By William Hoffman
NEW YORK, May 20 (IFR) - Goldman Sachs came to market on Monday with its first bond to reference the Secured Overnight Financing Rate (SOFR) as the bank sought to better match derivative markets and further advance the new reference rate as a replacement for Libor.
The US$1bn two-year non call one-year floater was upsized from the initial US$500m size after receiving strong investor demand that swelled order books to US$2.25bn.
Wells Fargo, JP Morgan and Citi are the only other banks to issue US-dollar bank SOFR notes, but they struggled to build sizable order books. For example, Citi's US$1bn debut in March garnered order books of just US$1.3bn.
This is not only Goldman's first bond of this kind, but it also attends to some of the changes being advanced by the Alternative Reference Rates Committee (ARRC), the organization created to ensure the transition to Libor.
Goldman's SOFR bond uses a compound interest rate calculation, rather than the simple average interest rate calculation used up until now by the other banks.
Simple average interest is operationally easier to calculate because it is the same mechanism in existing systems used in Libor transactions.
But compound interest is considered to be more accurate as it accounts for accumulated interest not yet paid, according to an April report from the Federal Reserve's Alternative Reference Rates Committee (ARRC).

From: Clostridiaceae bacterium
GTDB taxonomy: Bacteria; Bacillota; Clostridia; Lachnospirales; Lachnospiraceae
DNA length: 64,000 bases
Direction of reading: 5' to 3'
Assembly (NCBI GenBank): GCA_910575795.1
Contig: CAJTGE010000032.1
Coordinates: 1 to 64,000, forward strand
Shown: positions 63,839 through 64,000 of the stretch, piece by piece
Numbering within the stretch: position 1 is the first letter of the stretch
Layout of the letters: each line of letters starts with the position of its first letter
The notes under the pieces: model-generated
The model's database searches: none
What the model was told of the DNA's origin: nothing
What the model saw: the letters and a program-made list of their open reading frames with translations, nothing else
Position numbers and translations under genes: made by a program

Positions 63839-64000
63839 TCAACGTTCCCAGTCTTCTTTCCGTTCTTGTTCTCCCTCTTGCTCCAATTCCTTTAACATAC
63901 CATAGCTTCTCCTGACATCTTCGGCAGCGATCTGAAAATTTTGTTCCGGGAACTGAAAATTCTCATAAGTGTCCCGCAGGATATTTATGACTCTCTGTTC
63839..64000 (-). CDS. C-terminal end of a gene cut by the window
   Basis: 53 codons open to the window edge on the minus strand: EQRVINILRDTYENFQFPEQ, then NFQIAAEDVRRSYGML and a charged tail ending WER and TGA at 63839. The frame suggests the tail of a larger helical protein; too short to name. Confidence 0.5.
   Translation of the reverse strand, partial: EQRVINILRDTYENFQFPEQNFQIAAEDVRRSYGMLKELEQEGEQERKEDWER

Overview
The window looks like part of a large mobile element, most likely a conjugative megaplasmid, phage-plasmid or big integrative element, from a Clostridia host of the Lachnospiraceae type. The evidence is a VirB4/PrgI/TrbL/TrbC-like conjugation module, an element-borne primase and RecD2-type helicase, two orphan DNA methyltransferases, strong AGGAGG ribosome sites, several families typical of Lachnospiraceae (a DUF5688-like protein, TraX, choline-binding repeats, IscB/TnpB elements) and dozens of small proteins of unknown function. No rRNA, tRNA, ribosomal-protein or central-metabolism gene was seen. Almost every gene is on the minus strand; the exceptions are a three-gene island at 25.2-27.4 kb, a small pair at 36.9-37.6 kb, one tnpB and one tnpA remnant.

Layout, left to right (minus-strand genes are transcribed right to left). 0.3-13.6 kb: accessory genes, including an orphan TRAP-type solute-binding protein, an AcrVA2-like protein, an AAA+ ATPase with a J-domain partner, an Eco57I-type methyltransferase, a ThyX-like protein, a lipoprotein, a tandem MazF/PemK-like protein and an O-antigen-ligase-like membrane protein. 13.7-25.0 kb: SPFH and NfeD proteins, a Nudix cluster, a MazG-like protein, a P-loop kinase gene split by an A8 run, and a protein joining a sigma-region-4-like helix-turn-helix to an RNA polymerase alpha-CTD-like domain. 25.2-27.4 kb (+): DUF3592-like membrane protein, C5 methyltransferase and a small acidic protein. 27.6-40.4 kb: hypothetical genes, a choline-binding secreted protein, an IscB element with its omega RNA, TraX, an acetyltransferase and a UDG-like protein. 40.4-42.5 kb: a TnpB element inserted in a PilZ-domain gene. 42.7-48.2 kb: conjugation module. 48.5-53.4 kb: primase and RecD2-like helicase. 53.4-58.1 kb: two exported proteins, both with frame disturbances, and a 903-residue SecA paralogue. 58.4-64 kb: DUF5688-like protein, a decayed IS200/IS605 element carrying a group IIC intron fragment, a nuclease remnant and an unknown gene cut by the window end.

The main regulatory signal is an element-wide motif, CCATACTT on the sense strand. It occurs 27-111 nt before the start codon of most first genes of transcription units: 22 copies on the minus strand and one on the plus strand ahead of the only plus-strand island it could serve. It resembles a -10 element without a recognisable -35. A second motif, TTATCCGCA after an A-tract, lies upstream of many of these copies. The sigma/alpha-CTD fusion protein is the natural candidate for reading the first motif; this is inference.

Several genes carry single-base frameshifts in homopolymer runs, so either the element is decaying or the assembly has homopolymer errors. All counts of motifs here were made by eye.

The derivatives market uses compounding as well, so issuing SOFR notes in the same format will allow borrowers to more efficiently swap in the future, one banker close to the trade told IFR.
"We believe aligning financial conventions, such as compounded averaging, between cash and derivatives are crucial for the marketplace," Beth Hammack, global treasurer of Goldman Sachs, said in a statement.
"This issuance provides an investment alternative to Libor, as well as demonstrates our commitment and support to continue diversifying our funding sources in Alternative Risk-Free Rates."
While SOFR is a better measure of interest movements, issuers have expressed frustration with a rate that is difficult to calculate before payments are due.
There are a number of ways to deal with this problem, but Goldman has opted for a two-day "lookback" period, which means the bank uses the SOFR rate from two days prior when calculating payments for the life of the loan.
Interest payments for SOFR bonds are calculated on a daily basis, but Goldman's will use the SOFR rate from two-days prior.
By comparison the only other two borrowers that have used this structure, namely L-Bank and the European Investment Bank, have no delay but will suspend the rate for the days leading up to the interest payment, say bankers.
Goldman bond better accounts for daily rate volatility, helping propel demand for the issue and setting a precedent for other trades.
"The ARRC committee has blessed compounding as the way to go moving forward," the banker away from the deal told IFR.
"Goldman is trying to incorporate that now into new issuance instead of it just being something the committee has suggested."
(Reporting by William Hoffman; Editing by Paul Kilby and Jack Doran)
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